Detail of Kewpies & Geishas at Dawn

Kewpies and Geishas at Dawn

A still life made with childhood toys

My recollection of childhood isn’t all that sweet or pretty—though sometimes marvelous—but is always full of an odd assortment of strange toys—some of which I thought were wonderful, some of which seemed a bit creepy even then. It didn’t matter what they were. I wanted them all. Early childhood greed, however, was less about ownership than curiosity. As children, we struggled to understand the chaotic world through the outlandish toys we were given. Figurines that bore little relationship to the real world sat on the shelf beside plastic cars that were authentically replicated down to the last detail.  Balls kept us moving, while the best card and board games encouraged us to think and develop strategy while entertaining us.

I grew up in a semi-rural area where there were hardly any kids. It was before video games and computers, so I had few opportunities to learn strategy, which is a skill I lack to this day. However, I did learn to look long and hard at the toys, books, and look-ats my sisters and I were given. Most of those toys are gone now, but some were put away, mostly forgotten until I had to clear out my parents’ home. Now a few, like the other relics from my past, are being photographed with the intention of creating some kind of digital art that includes them.

For this image, I wanted the time to be early morning, before the chaos of the unfocused play of very young children. It’s not that I was going for realism. I just wanted it to feel quiet, with light just starting to wake up the room. After adding textures and a Color fill layer at fairly low opacities to help unify everything, I used Lighting Effects on a merged duplicate (Cmd-Opt-Shift-E/Ctrl-Alt-Shift-E) to make the room both darker, and with more focused light coming from the window. Then I masked an adjustment layer without any settings, but set to Multiply mode at a lowered opacity, so the back wall with the poster on it would be even darker.

Layers with textures and Lighting Effects
Textures from Photomorphis and Photoshop’s Lighting Effects filter helped unify this vintage recreation of early childhood memories.

Of course it was now all too dark and flat. I’ve found that trying to locate the Goldilocks zone when creating images often means backing and filling many times before I get there.  Using empty layers in either Color Dodge or Color Burn mode, I selected colors from the objects themselves and painted splashes of glowing highlights, along with a touch of improved modeling with darker shadows. Most of these layers, too, were used at a very reduced opacity.  An adjustment layer or two more, heavily masked, and I thought I was just about done.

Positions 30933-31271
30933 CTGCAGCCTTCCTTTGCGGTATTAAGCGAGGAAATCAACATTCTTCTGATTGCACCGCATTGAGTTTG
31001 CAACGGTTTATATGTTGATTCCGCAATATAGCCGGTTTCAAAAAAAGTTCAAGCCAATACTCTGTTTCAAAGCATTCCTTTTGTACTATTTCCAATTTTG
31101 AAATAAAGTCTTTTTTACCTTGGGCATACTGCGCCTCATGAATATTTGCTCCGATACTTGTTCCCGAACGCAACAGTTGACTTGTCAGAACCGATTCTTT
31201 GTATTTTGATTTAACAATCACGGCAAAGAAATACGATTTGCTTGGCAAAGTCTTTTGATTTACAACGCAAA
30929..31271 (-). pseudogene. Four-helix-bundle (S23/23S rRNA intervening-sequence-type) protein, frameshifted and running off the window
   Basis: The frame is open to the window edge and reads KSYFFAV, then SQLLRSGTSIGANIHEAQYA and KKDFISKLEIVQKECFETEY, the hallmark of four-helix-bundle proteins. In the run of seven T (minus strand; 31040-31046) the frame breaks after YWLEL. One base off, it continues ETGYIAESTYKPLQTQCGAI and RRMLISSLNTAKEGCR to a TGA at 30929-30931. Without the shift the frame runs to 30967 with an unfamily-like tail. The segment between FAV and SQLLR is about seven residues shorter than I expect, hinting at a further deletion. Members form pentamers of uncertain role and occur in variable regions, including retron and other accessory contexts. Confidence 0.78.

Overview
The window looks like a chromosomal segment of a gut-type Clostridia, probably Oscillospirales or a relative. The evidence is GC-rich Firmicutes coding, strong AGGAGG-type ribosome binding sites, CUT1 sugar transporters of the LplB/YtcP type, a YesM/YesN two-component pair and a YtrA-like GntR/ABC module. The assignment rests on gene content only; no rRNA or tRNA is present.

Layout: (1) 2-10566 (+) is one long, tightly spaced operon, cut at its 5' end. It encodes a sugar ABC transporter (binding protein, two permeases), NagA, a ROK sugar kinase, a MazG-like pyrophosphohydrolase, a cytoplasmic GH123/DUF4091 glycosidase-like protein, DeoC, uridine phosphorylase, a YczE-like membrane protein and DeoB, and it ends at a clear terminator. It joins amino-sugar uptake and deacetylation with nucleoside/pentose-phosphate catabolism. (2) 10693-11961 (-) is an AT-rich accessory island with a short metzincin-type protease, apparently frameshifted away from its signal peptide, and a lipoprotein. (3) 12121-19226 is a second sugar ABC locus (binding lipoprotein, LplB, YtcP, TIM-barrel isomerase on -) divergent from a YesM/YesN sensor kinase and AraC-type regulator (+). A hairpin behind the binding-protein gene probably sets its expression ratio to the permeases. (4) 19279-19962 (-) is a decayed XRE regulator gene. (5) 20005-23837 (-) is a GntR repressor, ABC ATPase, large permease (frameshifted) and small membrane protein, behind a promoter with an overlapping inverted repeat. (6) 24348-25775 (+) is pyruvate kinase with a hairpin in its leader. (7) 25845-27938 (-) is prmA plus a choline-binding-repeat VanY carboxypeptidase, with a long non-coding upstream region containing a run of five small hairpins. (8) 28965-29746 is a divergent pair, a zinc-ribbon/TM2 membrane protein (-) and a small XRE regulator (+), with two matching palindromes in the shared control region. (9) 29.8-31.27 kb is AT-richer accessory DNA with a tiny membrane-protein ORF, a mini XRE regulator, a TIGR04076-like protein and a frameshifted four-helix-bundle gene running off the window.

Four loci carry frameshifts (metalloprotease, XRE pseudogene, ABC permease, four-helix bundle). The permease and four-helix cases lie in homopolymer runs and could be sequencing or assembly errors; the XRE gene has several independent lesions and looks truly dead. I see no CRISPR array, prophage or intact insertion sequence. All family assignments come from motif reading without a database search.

Kewpie doll detail before/after painting with Color Dodge
Painting on an empty layer in Color Dodge mode put intensified light and color where I wanted it. Reducing the opacity of the layer kept it reasonably subtle.
Detail from before/after painting in Color Burn mode.
In a few places, adding light had flattened the objects. Painting on empty layers in Color Burn mode restored some of their dimensionality.

But it was still too flat. I’d gotten caught up in trying to be too realistic, and the overall color was too sweet for my childhood memories. So once again, to safely preserve everything I’d done so far, I created a merged duplicate layer and took it through Nik Color Efex Pro. A stack of filters, including Color Stylizer and Vintage Film, brought me to the less sweet version I preferred. I added the totally unrealistic light rays and liked it, but now the whole thing was too warm. So once again I cooled the temperature slightly, this time with a simple Photo Filter adjustment layer. I think I’m done—with this one at least. I’ve worked non-destructively if I ever choose to revisit it, but for now it’s time to move on to another expression of times long past.

Image after dodging and burning.
After modifying the light, the image was still flat and trying too hard to be realistic.
The final image framed.
A stack of Google Nik Color Efex Pro filters enhanced contrast and toned down any sugary sweetness, while light rays added dimension to this make-believe world. Credits too numerous to mention all: Mischief Circus’ “Misfit Dollhouse” Collaboration; Valentina; Lorie Davison; Doudou-Paprika; Vero, and more.

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